||Issue No. 304||28 April 2006|
Canaries in the Coalmine
Interview: Head On
Unions: Do You Have a Moment?
Industrial: Vital Signs
Economics: Taxing Times
Environment: It Ain’t Necessarily So
History: Melbourne’s Hours
Immigration: Opening the Floodgates
Review: Pollie Fiction
Poetry: The Cabal
The Locker Room
Answer is Easy
Army Declares War On Workers
Wagga Wagga nurse, Anne Woodward, asked her boss why a 000 ambulance was made to sign in at the front gates of an army base and escorted at 40 kph to pick up a soldier who had a heart attack and needed to be urgently transferred to hospital.
Woodward was given an hour to clean out her desk, with the Military Police to be called if she was not gone by that time, on the advice of the commanding officer of Kapooka Health Centre (KHC).
"Ms Woodward wanted to know if management knew about the incident and asked what was being done to prevent a reoccurrence," says NSWNA Acting Secretary, Judith Kiejda. "As the Nurse Manager she understandably wanted to ensure protocols were in place that prevented life threatening delays, which could result in the death of a recruit or Defence Force member.
"However, apparently it is not acceptable to ask these types of questions."
A list of reasons for her removal was not provided for 13 days after her dismissal on March 29, because Woodward was technically employed by a nursing agency, RED Alliance.
Senior Health Officer, Lieutenant Colonel Langworthy, told nurses at KHC that the ADF was not technically their employer. He reportedly said nurses have no right to appeal and the traditional concepts of natural justice and procedural fairness do not apply because Defence is technically not the employer.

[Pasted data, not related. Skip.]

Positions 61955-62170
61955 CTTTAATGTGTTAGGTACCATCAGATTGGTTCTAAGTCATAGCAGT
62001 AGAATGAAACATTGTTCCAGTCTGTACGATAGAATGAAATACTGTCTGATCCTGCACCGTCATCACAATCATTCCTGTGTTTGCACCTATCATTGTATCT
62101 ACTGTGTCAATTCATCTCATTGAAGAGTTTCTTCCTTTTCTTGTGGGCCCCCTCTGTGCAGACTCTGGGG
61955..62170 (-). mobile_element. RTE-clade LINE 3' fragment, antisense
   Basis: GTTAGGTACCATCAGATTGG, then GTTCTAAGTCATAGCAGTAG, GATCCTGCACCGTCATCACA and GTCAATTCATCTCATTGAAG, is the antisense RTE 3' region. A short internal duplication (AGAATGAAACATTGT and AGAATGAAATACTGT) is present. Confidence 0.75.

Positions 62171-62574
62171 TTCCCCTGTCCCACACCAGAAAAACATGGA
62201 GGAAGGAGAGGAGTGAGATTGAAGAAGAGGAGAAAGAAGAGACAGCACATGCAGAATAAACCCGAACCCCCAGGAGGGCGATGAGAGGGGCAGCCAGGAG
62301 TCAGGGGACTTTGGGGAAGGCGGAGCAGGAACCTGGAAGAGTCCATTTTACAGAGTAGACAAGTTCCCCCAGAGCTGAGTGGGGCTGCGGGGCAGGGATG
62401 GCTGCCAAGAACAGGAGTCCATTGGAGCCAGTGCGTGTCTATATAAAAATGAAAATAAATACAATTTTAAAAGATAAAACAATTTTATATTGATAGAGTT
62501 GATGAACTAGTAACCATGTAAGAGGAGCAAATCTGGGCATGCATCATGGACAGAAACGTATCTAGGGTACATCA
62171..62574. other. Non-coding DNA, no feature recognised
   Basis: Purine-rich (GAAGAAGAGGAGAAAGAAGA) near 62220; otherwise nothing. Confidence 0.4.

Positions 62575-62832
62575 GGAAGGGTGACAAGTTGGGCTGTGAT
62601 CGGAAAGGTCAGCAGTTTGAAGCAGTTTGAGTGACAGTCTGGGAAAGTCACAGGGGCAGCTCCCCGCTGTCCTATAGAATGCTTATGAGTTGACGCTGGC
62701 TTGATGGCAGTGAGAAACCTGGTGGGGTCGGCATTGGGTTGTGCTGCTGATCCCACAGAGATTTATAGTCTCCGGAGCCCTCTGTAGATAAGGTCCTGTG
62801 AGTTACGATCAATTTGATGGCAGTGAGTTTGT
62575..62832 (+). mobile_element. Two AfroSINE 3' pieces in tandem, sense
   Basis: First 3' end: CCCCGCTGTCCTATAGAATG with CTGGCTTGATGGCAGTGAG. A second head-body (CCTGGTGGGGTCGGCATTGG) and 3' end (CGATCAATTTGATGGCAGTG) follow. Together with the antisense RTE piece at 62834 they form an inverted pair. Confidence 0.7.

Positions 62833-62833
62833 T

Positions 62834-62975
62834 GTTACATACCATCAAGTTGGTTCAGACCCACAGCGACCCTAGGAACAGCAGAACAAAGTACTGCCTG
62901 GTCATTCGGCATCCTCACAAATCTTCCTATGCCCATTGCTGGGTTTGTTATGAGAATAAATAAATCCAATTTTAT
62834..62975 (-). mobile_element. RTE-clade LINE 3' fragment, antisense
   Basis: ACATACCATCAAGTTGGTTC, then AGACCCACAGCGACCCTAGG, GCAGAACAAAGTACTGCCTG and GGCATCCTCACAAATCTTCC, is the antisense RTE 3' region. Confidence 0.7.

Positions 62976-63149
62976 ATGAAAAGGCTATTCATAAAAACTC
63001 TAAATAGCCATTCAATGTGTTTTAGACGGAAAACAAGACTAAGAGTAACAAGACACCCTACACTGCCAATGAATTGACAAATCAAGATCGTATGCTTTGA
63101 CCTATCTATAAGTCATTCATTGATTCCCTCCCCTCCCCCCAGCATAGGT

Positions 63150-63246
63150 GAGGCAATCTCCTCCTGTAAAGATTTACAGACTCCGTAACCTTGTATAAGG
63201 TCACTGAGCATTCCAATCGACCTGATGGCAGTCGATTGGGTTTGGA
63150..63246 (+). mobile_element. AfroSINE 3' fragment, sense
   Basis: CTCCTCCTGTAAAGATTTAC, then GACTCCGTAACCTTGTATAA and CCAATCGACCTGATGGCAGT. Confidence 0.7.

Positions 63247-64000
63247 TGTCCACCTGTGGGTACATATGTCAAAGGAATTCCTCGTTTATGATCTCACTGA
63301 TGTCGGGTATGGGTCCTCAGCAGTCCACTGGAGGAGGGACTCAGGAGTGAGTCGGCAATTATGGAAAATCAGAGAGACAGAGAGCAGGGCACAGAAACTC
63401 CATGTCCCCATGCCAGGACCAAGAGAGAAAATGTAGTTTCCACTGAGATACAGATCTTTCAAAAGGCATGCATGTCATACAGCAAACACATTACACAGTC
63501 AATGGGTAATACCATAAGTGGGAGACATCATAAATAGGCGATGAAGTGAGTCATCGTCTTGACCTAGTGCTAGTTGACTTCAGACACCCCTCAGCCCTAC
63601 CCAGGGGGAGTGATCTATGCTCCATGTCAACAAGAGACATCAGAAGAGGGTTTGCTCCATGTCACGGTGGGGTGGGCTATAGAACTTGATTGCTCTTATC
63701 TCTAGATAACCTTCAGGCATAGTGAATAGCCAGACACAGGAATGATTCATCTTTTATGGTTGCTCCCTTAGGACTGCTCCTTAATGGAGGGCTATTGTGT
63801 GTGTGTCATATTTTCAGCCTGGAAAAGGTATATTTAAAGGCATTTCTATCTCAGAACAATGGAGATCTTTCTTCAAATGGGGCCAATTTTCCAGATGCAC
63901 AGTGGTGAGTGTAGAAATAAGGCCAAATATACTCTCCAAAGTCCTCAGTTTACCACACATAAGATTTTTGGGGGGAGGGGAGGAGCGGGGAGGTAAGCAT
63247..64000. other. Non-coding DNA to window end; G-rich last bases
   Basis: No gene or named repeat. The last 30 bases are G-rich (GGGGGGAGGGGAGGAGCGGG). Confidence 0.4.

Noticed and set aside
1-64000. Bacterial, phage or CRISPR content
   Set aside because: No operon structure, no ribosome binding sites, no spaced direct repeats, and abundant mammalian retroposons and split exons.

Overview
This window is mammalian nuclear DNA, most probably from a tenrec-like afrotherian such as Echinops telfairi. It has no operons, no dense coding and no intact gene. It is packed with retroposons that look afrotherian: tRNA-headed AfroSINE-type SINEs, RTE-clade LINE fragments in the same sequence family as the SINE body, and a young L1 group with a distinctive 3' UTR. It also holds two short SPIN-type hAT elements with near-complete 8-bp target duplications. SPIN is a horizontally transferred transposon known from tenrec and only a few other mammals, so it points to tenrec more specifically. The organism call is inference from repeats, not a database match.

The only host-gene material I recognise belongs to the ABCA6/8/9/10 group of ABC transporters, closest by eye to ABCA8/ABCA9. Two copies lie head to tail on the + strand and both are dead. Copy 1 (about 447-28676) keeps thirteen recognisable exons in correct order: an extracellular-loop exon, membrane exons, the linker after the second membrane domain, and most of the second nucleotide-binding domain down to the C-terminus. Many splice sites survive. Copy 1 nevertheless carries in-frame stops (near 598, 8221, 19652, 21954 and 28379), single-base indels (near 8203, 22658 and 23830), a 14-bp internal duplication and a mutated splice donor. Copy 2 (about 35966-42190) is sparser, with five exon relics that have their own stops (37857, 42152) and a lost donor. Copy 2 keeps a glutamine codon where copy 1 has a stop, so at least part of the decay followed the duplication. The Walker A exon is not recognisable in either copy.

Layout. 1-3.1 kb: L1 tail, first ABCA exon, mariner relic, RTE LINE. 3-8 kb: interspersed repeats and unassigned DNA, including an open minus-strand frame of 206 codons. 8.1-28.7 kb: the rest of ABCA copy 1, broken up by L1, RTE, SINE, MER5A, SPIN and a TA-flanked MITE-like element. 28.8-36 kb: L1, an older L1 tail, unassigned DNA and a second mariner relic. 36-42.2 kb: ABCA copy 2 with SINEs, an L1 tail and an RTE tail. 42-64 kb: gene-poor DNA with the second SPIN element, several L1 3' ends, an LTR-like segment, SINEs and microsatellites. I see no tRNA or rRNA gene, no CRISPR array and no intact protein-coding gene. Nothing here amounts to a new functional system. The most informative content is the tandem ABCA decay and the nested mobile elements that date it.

"If this has nothing to do with Defence then why can a person be arbitrarily dismissed at the request of a Defence Force employee?"
"These dubious employment practices, which allow the real employer to avoid responsibility, have become common place under the Howard Government's industrial relations changes and here we have one of the Federal Government's own departments up to its neck in such practices," Ms Kiejda said.
The NSWNA has also filed an unfair dismissal case, on behalf of Ms Woodward, with the Australian Industrial Relations Commission, but it is still unclear of its status under the new federal industrial relations laws. Ms Woodward was removed from her position at KHC two days after those laws came into effect. RED Alliance advises the NSWNA it does not have 100 employees and, if that is true, it is now exempt from unfair dismissal laws.
The news comes as the Australian Army is currently casting performers for a training DVD on a non-union contract.
The job pays $350 for a ten-hour day and $225 for a half day. The usual Award minimum ensures a performer $626.75 for a full day, corporate video work, according to the Equity division of the Media Entertainment and Arts Alliance.
The Army also wants the right to adapt the performance for other uses without performer consent.
|Search All Issues | Latest Issue | Previous Issues | Print Latest Issue|